The lovely ladies of WORN need to explain just how they manage to top their previous issues. I mean, just look at this cover.
I remember the first time I picked up WORN: I was in high school, shopping for my prom dress. I went the vintage route, and stumbled across the issue at MASKARADE — it was casually displayed amongst the old pillbox hats and pearls. I picked it up and read it cover to cover in just one sitting. Finally, I thought, a magazine that appreciates clothing like I do. (I was at an all-girls Catholic school, and had to deal with girls whose fashion knowledge spanned the tacky and the visibly expensive. They also loved a good logo…everywhere.)
[My first issue of WORN. I have since lost it. I am forgetful. I also moved. My father also likes to recycle precious paper sans consulting.]
I basically encountered WORN at an age when I was thinking about clothing and personal style, and it helped shape how I appreciate clothing to this day. And if there was ever a doubt about my views on fashion, well the next issue would reveal another perspective on fashion I had considered, but could never properly articulate (Issue 5’s Essay “The F Word: A Place for Fashion in Feminism” was huge for me.) But enough about me, and more on the new issue.
The theme for this issue was the idea of the archive: how clothing encapsulates ideas, cultural norms, and expectations into the very threads that hold a garment together. WORN has touched on this idea before (Issue 10’s “Second Hand Stories”). This previous idea was expanded into more anecdotes and essays like “Archive,” “To Conserve and Protect,” “Flights of Fancy” and “Heaps on Heaps” where clothing is seen as an embodiment of cultural and societal expectations — gender issues, memory, and collecting — and all of this meaning is packed in the very fragile objects that even the most experience of textile conservators cannot repair.
My favorite piece was definitely “Heaps on Heaps”. Grant Heaps, I want to be your friend forever. Heaps cares for costumes at the National Ballet of Canada AND he collects fabrics to create these beautiful, elaborate quilts. (DIY or DIE, I say!) His home is a giant museum too: Chucks in every color, ties, toys, books, patterns — I’ll let you check out his house in the issue so I don’t, you know, spoil the surprise.
“Flights of Fancy” is probably one of the most insightful fashion pieces I have read recently. Who knew one uniform could be laden with so many forms of oppression! Stewardess ideals? “Performing gender as the job?” The uniforms you see today have come a long way and so have the job expectations. Hemlines have been shortened and lengthened, and along with the extra fabric came an end to airline advertising slogans like “Hi, I’m Cheryl — Fly Me.” Stewardesses have fulfilled job roles such as on-board nurse, hostess, and “the swinging stewardess.” And it’s no wonder the uniform has drastically changed since Ellen Church first boarded a plane as an on-board nurse in 1930.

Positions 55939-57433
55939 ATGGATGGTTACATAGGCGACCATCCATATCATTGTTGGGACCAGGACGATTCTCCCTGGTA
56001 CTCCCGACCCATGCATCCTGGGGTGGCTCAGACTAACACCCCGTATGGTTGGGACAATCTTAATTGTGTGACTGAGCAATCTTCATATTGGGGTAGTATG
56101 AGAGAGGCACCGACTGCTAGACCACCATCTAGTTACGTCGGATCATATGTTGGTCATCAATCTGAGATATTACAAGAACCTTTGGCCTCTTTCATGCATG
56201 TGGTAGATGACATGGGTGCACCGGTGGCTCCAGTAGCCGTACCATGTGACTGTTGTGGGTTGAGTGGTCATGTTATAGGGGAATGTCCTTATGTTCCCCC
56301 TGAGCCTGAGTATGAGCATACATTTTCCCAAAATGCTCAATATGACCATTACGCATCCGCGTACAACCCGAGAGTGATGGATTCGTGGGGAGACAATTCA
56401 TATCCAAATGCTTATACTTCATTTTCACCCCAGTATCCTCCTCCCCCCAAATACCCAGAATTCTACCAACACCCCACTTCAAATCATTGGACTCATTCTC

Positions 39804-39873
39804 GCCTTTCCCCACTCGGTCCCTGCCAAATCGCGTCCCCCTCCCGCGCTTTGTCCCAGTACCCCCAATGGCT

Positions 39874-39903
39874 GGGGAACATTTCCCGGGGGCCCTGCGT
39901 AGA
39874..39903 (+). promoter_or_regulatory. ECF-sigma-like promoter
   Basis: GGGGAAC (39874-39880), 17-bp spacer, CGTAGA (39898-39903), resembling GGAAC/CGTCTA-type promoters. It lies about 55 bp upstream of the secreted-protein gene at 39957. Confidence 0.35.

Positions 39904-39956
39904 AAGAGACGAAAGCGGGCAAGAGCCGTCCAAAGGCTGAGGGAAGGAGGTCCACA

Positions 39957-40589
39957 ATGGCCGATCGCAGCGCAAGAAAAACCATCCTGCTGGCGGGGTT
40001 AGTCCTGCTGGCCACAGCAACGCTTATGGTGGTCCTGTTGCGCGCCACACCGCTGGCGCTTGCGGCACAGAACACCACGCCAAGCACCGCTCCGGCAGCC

In the market for vintage glasses? Want to know what to avoid? This guide to vintage spec shopping, by Stephanie Fereiro, warns of cheap resins that are destined to distort your frames, and how to figure out if your vintage frames can hold your precious prescription. There is even a glossary of eyeglasses so you can be extra demanding the next time you are in the market for some new eyewindows. Pince-Nez, why not?
And this editorial is just awesome because it features shots like “I’ll braid your hair if you braid my hair while I braid my shoulder weave.” It also features a zebra cameo?
All in all, WORN continues to surprise me: every issue features stories I would never even conceive as being fashion related. And the magazine never alienates others; it only asks its readers to have an open mind, and look at their clothing, or their heirlooms through different eyes. WORN manages to articulate ideas that people often overlook when discussing fashion and offers an academic approach to the study of clothing. (So to the “intellectuals” who always scoff at people studying or appreciating clothing, I’ll be throwing a stack of WORN back issues at you.)
On a tender note, I always cuddle my new issue of WORN and I find myself immersed in it for an entire metro ride home. And I never feel guilty reading it during a study break. And that’s saying something, because I still feel like I’m geeking out in a way — sometimes their articles read like academic essays — only they’re more accessible and enjoyable.
[I’m also proud of this publication because it started out in Montreal.]
So thank you, WORN, and I can’t wait to see what Issue 12 is going to look like.